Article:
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James L. Farnsworth II, Todd Evans, Helen Binkley, and Minsoo Kang

The use of patient-reported outcome measures (PROMs) has been shown to increase adherence to rehabilitation and improve communication between patients and their clinician through measurement of important subjective outcomes, such as quality of life and other psychological, sociological, and

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James L. Farnsworth II, Todd Evans, Helen Binkley, and Minsoo Kang

Patient-reported outcome measures (PROMs) help clinicians evaluate patients’ perceptions of changes in their own health status. These tools are especially valuable for measuring attributes that cannot be directly measured, such as pain, or that are not pragmatic or feasible to measure (eg

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Revay O. Corbett, Tyler R. Keith, and Jay Hertel

suggested to be used to aid in the RTP decision-making process. Patient-reported outcomes (PRO) are collected using questionnaires to assess a patient’s perception of their injury, function, and overall well-being. Although these tools are widely used and accepted in research and clinical practice, they

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Erik A. Wikstrom, Sajad Bagherian, Nicole B. Cordero, and Kyeongtak Song

ankle joint mobilizations on patient-reported outcomes in patients with CAI remain unclear. Focused Clinical Question Do anterior-to-posterior ankle joint mobilizations improve patient-reported outcomes in patients with CAI? Summary of Search, “Best Evidence” Appraised, and Key Findings • The literature

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Jennifer F. Mullins, Arthur J. Nitz, and Matthew C. Hoch

thereby present valuable evidence in patient-reported outcomes (PROs) in individuals with CAI. 23 Therefore, the purpose of this Critically Appraised Topic (CAT) was to appraise the best evidence regarding the effects of DN on PROs in individuals with CAI. Focused Clinical Question Does DN improve PROs

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Mark A. Sutherlin

Clinical Scenario Widespread patient-reported outcome (PRO) use in athletic training is still marginal. 1 As sport injury pathologies tend to affect and are reported for individual body parts (e.g., ankle, knee, etc.) or more broadly across regions (e.g., the upper or lower extremity), 2 it is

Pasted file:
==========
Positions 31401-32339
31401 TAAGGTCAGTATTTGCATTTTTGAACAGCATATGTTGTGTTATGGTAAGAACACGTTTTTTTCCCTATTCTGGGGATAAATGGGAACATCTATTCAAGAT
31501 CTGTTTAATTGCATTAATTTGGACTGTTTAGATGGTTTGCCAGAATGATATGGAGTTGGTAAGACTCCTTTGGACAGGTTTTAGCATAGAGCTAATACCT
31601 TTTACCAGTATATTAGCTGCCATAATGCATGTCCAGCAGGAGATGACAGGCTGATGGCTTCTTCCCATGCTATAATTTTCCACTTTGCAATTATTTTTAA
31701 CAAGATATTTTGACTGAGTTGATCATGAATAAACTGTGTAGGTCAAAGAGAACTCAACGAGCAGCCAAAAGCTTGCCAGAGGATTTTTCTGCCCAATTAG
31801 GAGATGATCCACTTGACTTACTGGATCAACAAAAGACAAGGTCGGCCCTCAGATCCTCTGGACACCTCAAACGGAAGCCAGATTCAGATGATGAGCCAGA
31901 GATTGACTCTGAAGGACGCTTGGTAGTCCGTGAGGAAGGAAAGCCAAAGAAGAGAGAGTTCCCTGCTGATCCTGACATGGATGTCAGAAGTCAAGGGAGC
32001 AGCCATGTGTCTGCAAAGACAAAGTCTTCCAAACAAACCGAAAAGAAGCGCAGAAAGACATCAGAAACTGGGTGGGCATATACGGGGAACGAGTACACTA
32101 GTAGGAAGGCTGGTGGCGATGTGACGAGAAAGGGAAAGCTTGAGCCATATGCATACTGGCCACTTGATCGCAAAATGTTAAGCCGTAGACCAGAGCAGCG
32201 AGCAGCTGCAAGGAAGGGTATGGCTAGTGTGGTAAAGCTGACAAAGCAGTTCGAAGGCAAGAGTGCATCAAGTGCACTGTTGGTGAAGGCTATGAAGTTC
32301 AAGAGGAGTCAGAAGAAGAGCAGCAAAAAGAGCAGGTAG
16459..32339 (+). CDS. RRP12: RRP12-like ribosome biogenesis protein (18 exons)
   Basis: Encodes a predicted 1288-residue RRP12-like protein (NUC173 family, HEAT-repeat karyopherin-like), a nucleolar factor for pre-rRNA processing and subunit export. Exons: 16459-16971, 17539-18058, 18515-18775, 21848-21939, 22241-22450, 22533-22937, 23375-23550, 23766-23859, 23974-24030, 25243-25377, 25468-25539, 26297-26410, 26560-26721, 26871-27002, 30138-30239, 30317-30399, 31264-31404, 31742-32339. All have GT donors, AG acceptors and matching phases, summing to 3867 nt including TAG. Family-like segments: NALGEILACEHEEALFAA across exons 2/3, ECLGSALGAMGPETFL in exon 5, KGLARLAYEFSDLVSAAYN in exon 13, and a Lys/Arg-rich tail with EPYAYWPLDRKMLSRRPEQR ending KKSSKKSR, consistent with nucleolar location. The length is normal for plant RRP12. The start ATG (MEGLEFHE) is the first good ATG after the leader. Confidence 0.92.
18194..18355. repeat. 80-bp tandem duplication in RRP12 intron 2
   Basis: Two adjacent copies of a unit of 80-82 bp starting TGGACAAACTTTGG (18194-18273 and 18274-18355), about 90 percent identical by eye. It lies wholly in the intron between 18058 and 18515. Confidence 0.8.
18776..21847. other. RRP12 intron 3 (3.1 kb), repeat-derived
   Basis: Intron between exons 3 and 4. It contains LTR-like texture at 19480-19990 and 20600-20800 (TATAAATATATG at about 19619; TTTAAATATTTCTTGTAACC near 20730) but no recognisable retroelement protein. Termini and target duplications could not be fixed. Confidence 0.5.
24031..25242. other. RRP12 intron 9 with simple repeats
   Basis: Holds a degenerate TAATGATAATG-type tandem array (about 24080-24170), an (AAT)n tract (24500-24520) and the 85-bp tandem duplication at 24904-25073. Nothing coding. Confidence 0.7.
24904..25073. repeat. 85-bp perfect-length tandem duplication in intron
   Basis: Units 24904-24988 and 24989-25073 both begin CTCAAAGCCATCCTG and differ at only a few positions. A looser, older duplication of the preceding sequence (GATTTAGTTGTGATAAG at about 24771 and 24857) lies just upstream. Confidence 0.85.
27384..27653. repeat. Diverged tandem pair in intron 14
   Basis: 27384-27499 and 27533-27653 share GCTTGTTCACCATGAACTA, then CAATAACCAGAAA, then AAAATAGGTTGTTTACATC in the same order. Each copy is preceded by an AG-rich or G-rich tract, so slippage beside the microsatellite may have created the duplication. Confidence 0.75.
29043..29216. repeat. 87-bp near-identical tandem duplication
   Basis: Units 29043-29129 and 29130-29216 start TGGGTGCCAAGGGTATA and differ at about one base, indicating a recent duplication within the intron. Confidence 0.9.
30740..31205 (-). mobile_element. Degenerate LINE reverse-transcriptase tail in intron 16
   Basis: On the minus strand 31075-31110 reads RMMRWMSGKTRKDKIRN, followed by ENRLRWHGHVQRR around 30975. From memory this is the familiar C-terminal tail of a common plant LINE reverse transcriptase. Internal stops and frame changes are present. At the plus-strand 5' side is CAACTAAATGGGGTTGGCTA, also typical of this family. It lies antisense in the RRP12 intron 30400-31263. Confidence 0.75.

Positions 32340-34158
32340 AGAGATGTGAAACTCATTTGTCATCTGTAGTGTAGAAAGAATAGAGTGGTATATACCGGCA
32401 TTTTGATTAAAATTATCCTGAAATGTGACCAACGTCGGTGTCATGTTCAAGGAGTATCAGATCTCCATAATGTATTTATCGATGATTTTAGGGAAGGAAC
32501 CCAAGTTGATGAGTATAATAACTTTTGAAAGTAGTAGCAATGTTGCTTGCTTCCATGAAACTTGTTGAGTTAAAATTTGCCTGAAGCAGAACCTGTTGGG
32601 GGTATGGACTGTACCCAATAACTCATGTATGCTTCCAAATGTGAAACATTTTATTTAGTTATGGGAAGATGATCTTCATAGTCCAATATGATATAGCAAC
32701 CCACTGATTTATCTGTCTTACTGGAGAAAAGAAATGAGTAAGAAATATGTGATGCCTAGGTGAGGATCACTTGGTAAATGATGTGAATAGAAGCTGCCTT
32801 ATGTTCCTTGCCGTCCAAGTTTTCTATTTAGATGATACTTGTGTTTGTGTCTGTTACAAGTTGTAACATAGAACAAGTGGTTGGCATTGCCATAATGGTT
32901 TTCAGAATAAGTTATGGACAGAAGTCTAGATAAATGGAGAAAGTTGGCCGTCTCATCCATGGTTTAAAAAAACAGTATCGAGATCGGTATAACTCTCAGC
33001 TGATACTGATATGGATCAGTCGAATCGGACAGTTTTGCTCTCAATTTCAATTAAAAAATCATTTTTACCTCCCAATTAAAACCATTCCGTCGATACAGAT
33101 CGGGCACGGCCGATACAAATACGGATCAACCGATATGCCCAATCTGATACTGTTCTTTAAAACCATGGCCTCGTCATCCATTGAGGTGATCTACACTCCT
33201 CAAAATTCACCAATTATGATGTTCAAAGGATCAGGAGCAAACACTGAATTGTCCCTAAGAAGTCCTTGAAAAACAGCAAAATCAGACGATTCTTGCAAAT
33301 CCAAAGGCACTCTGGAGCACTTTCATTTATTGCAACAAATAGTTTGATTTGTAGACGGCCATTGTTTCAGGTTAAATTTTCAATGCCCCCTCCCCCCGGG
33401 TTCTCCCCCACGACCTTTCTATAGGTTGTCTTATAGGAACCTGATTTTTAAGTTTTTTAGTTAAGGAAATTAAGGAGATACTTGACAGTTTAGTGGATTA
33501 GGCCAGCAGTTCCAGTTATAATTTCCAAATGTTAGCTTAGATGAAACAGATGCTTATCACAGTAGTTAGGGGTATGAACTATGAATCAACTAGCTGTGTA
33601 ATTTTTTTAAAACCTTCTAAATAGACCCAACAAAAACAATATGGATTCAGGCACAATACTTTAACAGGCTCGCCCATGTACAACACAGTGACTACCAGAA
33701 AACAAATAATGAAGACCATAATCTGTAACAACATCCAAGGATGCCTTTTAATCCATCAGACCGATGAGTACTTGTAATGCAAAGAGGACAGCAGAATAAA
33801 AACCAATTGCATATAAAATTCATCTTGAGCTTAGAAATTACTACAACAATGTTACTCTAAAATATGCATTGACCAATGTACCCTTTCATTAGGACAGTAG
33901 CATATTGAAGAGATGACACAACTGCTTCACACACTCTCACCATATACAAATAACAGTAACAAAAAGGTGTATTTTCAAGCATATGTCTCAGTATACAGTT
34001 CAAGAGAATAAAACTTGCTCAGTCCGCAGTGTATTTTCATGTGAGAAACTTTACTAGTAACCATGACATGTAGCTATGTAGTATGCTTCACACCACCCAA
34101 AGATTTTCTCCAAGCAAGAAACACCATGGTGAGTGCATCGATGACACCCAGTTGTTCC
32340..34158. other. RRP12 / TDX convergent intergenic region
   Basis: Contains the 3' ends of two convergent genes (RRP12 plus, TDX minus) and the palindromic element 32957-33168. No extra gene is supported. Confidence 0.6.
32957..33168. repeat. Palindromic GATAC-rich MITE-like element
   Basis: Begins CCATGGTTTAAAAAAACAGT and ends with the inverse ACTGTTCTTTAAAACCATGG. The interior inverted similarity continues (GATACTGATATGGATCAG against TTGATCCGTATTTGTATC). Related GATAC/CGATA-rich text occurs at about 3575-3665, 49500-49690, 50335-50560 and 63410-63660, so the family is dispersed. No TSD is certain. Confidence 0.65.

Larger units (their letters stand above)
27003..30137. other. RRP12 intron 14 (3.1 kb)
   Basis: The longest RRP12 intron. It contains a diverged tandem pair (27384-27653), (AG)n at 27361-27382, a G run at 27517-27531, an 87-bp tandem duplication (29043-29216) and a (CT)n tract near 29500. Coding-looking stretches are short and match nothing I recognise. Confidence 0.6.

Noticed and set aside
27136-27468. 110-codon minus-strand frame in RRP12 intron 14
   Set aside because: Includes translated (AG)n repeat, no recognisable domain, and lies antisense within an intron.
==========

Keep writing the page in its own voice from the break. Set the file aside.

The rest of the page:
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Johanna M. Hoch, Cori W. Sinnott, Kendall P. Robinson, William O. Perkins, and Jonathan W. Hartman

-oriented outcomes are used to subjectively assess a patient’s well-being and function and are often categorized into generic, region, and dimension-specific patient-reported outcome measures (PROMs). 3 Clinician-oriented outcomes (CBOs) can be utilized to assess the effects of the health condition at the body

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Karrie L. Hamstra-Wright, Burcu Aydemir, Jennifer Earl-Boehm, Lori Bolgla, Carolyn Emery, and Reed Ferber

Background/Objective:

Hip- and knee-muscle-strengthening programs are effective in improving short-term patient-reported and disease-oriented outcomes in individuals with patellofemoral pain (PFP), but few to no data exist on moderate- to long-term postrehabilitative outcomes. The first purpose of the study was to assess differences in pain, function, strength, and core endurance in individuals with PFP before, after, and 6 mo after successful hip- or knee-muscle-strengthening rehabilitation. The second purpose was to prospectively follow these subjects for PFP recurrence at 6, 12, and 24 mo postrehabilitation.